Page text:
Yet another form of space travel is Stargates, both small and large. Stargate, and the series Stargate SG-1Stargate Atlantis and Stargate Universe also had gate travel, where artificial portals allowed characters to visit different worlds in this, and later other, galaxies. The Glen A Larson show Buck Rogers In The 25th Century had Stargates which were set up for Starships - a concept also used extensively in Babylon 5. In the latter series, only large vessels (Capital ship size) could house the massive hyperspace engines to allow them to open their own Jump points, and ships needed to open Jump points at the point of origin and destination, and navigate through hyperspace by following subspace beacons.

Alternative Technologies

You aren't restricted to following the Tech Level tables from Traveller. Your tech level development could embrace psionics once it reaches the point where humans would be reaching for the stars in Traveller. Your TL 13 characters might be able to Spacejaunte, or communicate telepathically over light years, or your tech level development could reach the point where you develop the first bioships, organic vessels which turn out to be the only vessels able to travel FTL since they are psionically active, and use telekinesis and teleportation for their modes of travel.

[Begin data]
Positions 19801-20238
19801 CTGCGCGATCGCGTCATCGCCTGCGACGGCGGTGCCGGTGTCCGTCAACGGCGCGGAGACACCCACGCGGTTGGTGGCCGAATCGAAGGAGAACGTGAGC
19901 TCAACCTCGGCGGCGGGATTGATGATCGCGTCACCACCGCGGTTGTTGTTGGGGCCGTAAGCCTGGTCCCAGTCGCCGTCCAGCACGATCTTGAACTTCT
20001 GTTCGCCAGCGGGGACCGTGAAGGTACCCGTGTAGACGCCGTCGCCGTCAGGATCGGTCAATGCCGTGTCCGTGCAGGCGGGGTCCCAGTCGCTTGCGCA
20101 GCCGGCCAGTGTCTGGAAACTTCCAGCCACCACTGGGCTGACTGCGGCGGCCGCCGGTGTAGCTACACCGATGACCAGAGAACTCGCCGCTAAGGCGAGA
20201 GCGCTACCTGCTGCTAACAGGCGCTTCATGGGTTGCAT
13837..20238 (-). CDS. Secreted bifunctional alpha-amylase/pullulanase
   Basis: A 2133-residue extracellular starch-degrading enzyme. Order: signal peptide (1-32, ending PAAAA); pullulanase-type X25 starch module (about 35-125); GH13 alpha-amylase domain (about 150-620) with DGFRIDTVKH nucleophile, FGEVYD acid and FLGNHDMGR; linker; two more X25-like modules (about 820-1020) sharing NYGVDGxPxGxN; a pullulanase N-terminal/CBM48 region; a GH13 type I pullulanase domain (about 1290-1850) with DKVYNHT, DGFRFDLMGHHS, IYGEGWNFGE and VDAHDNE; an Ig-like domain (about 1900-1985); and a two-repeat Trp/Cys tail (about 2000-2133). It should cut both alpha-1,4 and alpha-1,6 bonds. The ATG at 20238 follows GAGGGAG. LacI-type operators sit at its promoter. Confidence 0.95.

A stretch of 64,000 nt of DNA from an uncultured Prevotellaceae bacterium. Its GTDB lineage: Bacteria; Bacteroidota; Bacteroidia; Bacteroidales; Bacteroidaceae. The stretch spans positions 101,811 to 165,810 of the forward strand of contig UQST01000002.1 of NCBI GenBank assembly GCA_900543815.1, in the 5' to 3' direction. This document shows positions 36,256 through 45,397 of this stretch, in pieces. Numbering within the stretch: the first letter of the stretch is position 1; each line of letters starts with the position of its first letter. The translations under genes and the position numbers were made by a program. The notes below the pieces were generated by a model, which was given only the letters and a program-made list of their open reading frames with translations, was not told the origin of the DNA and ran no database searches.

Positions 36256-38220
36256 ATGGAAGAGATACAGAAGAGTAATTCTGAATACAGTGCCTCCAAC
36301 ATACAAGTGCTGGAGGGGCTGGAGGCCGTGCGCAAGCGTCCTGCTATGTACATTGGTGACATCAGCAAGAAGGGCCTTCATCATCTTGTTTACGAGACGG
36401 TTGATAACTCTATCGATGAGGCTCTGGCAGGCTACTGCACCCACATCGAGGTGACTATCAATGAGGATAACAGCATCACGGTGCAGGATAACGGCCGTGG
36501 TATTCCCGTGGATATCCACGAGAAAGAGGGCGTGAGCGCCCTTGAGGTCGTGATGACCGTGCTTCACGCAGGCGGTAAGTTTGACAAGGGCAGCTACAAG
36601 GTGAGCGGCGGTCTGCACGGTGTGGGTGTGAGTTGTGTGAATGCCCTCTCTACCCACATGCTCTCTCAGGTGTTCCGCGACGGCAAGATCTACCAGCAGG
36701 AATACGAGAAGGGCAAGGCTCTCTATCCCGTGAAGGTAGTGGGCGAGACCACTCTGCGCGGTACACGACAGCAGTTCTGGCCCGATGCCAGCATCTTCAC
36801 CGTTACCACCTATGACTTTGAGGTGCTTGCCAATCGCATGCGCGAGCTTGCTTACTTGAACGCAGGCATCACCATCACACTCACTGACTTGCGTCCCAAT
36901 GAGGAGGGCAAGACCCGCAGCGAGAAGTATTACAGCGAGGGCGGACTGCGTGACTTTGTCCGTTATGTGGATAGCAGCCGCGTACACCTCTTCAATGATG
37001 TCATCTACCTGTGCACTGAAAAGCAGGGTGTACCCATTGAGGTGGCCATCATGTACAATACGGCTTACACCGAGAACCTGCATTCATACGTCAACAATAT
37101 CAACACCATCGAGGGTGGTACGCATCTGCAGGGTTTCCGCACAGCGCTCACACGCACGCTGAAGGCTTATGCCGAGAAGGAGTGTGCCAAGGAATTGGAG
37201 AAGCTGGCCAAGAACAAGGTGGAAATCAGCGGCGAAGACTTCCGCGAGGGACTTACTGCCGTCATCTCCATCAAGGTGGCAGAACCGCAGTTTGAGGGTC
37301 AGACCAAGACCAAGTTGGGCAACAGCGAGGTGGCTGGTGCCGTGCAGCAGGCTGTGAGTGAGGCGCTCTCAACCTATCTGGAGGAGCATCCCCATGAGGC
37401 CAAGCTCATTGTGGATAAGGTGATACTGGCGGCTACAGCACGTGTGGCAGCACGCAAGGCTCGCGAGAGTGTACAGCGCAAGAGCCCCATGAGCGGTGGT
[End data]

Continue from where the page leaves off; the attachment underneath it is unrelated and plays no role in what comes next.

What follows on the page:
Mundane Science Fiction

This setting eschews all the fancy technologies altogether. Your characters are just ordinary people in the modern world. It's about them using their technologies of the day - mobile phones, spirals, the internet, modern scientific equipment - to resolve conflicts such as alien invasions, and so on. Your characters can be military, or spies, or even left field occupations such as journalists, entertainers, or ordinary people off the street, facing off against aliens, cloning, strange new tech, and so on.



In the end, imagination is the key to your stories. Use M-Space as the basic rules, but remember that M-Space does not create the settings; nor does the CRB bring them to life.

You do. You and the players.

Edited by Alex Greene